Monitor Docker containers
The Docker overview page is deprecated. See the Container groups page instead for data on:
- Docker containers
- Containers deployed in Kubernetes/OpenShift
The Docker overview page that can be accessed directly from the navigation menu provides a summary of the most relevant information:
- The infographic at the top of the page displays the following:
- Number of running containers
- Top 3 containers consuming the most memory
- Most recently started container
- Most frequently used images
- The Average number of running containers section of the page provides deep insights into the dynamics of your Dockerized environment by showing you how the number of containers has evolved over the past 7 days.
- The Docker hosts section at the bottom of the page shows resource usage of individual Docker hosts. This information helps you make decisions about capacity planning and container provisioning.
Monitor Docker containers
To explore container resource usage, click a host in the Docker host list and then click View containers. This is information you could otherwise only get by executing a
docker stats command.
On the Containers page you’ll see all containers of the same image running on the same host that are consuming the most resources.
Provided metrics include:
- CPU: CPU user divided by CPU system, expressed as a percentage.
- Memory: Resident Set Size (RSS) and cache memory. RSS reflects data belonging to processes, while cache memory represents the data stored on disk that is currently cached in memory.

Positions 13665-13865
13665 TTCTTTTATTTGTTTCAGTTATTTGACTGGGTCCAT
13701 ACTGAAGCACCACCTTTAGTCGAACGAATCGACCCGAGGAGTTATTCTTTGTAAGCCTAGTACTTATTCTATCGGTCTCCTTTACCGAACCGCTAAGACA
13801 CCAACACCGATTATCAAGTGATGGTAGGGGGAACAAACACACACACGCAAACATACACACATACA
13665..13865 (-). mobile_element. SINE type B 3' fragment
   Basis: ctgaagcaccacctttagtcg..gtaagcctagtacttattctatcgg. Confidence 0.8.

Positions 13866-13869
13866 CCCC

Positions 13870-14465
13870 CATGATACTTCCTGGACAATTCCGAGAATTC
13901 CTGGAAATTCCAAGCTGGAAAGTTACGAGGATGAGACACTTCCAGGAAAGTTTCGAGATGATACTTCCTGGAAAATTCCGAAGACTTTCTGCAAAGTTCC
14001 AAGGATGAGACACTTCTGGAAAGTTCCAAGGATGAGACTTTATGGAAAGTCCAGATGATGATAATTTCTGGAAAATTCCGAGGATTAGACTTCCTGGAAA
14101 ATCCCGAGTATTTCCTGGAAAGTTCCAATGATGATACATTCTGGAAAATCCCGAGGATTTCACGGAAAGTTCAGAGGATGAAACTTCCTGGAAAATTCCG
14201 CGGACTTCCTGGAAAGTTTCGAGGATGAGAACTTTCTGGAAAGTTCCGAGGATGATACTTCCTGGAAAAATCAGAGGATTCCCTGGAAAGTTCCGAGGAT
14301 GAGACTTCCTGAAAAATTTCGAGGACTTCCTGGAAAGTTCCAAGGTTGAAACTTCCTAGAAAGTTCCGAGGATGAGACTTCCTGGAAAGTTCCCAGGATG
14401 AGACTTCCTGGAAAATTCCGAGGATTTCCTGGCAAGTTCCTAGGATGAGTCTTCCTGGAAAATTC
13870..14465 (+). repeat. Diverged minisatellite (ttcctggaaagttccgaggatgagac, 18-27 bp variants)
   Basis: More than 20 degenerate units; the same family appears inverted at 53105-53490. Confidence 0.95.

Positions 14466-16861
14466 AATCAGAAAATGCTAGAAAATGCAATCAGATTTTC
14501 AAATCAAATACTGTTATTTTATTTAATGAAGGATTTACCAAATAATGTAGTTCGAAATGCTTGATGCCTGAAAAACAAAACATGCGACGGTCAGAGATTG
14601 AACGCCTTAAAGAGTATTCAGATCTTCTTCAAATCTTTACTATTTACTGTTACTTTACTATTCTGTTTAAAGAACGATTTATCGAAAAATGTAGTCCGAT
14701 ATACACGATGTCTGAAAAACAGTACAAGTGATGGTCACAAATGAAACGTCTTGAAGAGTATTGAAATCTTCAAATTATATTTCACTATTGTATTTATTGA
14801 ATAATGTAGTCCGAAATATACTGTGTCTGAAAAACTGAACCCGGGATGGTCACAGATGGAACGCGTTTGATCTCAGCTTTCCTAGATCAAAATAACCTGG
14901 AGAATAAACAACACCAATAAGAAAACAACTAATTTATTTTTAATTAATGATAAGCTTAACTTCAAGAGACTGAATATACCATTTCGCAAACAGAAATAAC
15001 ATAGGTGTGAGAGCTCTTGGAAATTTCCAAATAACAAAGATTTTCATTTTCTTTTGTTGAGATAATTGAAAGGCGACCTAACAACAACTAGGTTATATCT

- Traffic: Both incoming and outgoing network traffic
- Throttling: Total time that a container’s CPU usage was throttled
Monitor Docker images
In large environments it can be a challenge to keep up with image versions deployed across hosts and to track the containers of a certain image version. The Docker images page makes it easy to identify hosts running containers of a specific image version. Here you can learn details such as when an image was created and its virtual size (cumulative space taken up by an image).
Monitor Dockerized services
Another valuable perspective is the Dockerized services page. Here you can view all Dockerized services in a list that includes insights into the load and response time of each service. You can correlate these metrics with the number of containers used to provide each service.
Running Docker on AWS Beanstalk?
Have a look at our guidelines for configuring monitoring for Linux.
There are performance limitations related to the number of running containers. The total number of containers that can be monitored in parallel isn't strictly defined though; this depends on the type of monitored applications and host resources.
Docker containers on Linux can run in any of the following network modes: Host, Bridge, Container, Overlay, None, Macvlan. The default network mode is Bridge. From the available network modes, OneAgent is capable of reporting topology and network metrics for containers running in network modes: Host, Bridge, and Container. Topology for other network modes isn't reported. However, OneAgent is able to detect and report other network modes (with the exception of Macvlan).
Docker topology isn't reported when using cloud-infrastructure monitoring mode on Linux.